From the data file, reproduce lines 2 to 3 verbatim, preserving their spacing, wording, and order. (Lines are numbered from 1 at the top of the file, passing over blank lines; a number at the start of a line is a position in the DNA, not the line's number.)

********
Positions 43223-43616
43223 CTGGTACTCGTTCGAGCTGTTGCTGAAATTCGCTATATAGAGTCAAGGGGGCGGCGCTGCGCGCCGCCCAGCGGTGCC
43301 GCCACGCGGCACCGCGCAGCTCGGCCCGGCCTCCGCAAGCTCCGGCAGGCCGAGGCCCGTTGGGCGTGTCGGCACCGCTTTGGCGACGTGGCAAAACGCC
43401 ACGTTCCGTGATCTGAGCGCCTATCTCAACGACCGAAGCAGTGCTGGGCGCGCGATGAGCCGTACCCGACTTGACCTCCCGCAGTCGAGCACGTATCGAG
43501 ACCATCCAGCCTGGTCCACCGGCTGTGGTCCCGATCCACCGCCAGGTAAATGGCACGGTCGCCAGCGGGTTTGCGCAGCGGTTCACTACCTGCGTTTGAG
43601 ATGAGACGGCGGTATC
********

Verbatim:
43223 CTGGTACTCGTTCGAGCTGTTGCTGAAATTCGCTATATAGAGTCAAGGGGGCGGCGCTGCGCGCCGCCCAGCGGTGCC
43301 GCCACGCGGCACCGCGCAGCTCGGCCCGGCCTCCGCAAGCTCCGGCAGGCCGAGGCCCGTTGGGCGTGTCGGCACCGCTTTGGCGACGTGGCAAAACGCC